In his testimony, Shamberg highlighted the financial instability of the sector, caused by skyrocketing pandemic-related costs. Those costs include personal protective equipment, COVID-19 testing, infection control protocols, “heroes pay” and “hazard pay” for staff and a reliance on agency staffing to cover shifts. According to Shamberg, the financial hardship created by the pandemic is compounded by an underfunded state Medicaid program, which falls nearly $50 short of covering the actual cost of care per day for nearly 70 percent of all nursing home residents. Shamberg pleaded with members of the committee to advocate for the prioritization of long-term care when the state legislature looks to allocate more than $7 billion in the latest round of federal stimulus funds received by the state.

“The American Rescue Plan is not about building success; it is about survival,” Shamberg said. “As the dust begins to settle from the pandemic, long-term care providers and workers are now left to operate with what remains: a depleted system in need of critical, emergency funding. Prioritizing long-term care with stimulus funds is prioritizing our most vulnerable seniors and the healthcare workers who care for them.”

For more information, visit

Garnet Health to offer free virtual caregivers support group

ONLINE — The Garnet Health Community Health Department will offer a free virtual support group, Partners in Caring, the third Tuesday of each month.

For those caring for a loved one, the day-to-day tasks of making sure the person they are caring for is comfortable, safe and provided for can mean that caregivers neglect their own well-being. Our caregiver support group can provide a meaningful time that is set aside for the caregiver to focus on their own feelings and needs.

This group will share knowledge through presentations and will provide a safe space for socialization and group discussions. Partners in Caring will also provide support for caregivers to help them create a balance between family, work and other responsibilities.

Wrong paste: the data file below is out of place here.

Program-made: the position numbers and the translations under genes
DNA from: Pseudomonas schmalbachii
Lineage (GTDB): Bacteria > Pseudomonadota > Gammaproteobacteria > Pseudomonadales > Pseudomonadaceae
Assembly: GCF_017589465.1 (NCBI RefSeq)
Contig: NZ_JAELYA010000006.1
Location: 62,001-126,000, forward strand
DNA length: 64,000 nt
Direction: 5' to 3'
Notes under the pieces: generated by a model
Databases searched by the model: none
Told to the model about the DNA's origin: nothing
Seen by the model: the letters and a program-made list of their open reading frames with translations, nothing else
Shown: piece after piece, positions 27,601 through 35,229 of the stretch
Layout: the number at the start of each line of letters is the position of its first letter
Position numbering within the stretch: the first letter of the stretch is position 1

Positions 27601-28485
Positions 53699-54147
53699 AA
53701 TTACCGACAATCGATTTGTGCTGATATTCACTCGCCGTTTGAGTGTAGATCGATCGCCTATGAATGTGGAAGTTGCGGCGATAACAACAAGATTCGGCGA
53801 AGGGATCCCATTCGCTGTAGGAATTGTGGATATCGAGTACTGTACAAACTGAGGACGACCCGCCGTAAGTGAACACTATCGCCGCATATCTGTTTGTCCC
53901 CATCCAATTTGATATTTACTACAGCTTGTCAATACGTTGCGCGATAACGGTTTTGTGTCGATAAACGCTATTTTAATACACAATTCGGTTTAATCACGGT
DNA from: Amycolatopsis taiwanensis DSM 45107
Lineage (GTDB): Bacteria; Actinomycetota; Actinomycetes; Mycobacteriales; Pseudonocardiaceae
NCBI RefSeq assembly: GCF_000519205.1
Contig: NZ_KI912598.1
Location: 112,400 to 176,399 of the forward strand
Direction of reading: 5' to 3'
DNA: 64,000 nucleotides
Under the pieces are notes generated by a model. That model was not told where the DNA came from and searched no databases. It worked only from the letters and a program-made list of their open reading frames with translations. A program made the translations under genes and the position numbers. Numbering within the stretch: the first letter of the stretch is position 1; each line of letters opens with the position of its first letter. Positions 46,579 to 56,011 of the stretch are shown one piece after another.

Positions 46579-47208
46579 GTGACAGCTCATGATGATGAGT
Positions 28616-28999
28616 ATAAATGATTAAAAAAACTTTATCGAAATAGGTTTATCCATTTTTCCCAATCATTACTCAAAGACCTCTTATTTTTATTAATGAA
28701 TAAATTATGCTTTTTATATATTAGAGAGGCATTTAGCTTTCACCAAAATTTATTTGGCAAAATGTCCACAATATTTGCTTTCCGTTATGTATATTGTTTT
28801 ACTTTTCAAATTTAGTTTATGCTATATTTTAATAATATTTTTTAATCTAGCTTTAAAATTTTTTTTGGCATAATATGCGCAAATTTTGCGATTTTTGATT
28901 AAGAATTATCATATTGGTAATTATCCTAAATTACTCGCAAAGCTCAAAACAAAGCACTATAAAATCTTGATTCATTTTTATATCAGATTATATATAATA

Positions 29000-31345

To register for the next Partners in Caring support group on Tuesday, June 15, visit

Wayne Memorial Hospital awarded four stars

HONESDALE, PA — Wayne Memorial Hospital earned four out of five stars in the most recent federal government’s overall hospital quality star rating system. The Centers for Medicare and Medicaid Services (CMS) April 2021 report reflects experiences Medicare beneficiaries have with their health plan and healthcare system. The measures are grouped into five
categories: mortality, safety of care, readmission, patient experience and timely and effective care. 

Out of 3,355 hospitals, only 988 received a four-star rating; 455 received a five-star rating. The majority, 1,018 came in at three stars.

For more information, visit

Vaccine Uptake Initiative promotes innovative strategies to drive vaccinations

NEW YORK — With vaccine supply now outpacing demand, the state is entering a new phase of the pandemic response—one that trades the  rush to develop and distribute a vaccine for the slow, steady trudge toward the goal of herd immunity.

To promote vaccination efforts, the New York State Association of Counties (NYSAC), in collaboration with the New York State Association of County Health Officials (NYSACHO), has launched a Vaccine Uptake Initiative to collect and promote innovative strategies to encourage people to get the vaccine.

To further help people get vaccinated, this initiative provides an online resource that catalogs innovative vaccine strategies at

The NYSAC Vaccine Uptake Initiative (VUI) site includes examples of vaccination efforts divided into categories including: incentive-based initiatives like free food and drink, tickets to events and a lottery; public awareness initiatives like special-themed vaccination clinics and testimonials; and improved-access initiatives like the federal agreement with ridesharing companies, home vaccination visits and the MTA’s efforts to vaccinate commuters at rail stops.

Counties are encouraged to share their vaccination initiatives with NYSAC by emailing

Lifesaving help for Mental Health Awareness Month

HONESDALE, PA — More than 7,400 students in six area school districts received a treat with a message this month: snack packs with two lifesaver candies, resource cards listing organizations offering help for mental health issues and a note that read, “Be a lifesaver. Let someone know help is within reach.”

The packs, distributed for Mental Health Awareness Month by the National Alliance on Mental Illness (NAMI) and the Wayne/Pike Northeast Suicide Prevention Initiative (NSPI), went to students in grades seven through 12 in Wayne Highlands, Western Wayne, Wallenpaupack Area, Delaware Valley, Forest City Regional and East Stroudsburg school districts.

According to the Centers for Disease Prevention and Control, between April and October 2020, hospital emergency departments saw visits from children for mental health needs rise sharply from the year before—up 24 percent for children aged five through 11 and 31 percent for young people aged 12 through 17.

NSPI groups involved in the effort also included the Wayne County Office of Behavioral and Developmental Programs and Early Intervention and Carbon-Monroe-Pike Mental Health and Developmental Services.

For more information, visit


No comments on this story | Please log in to comment by clicking here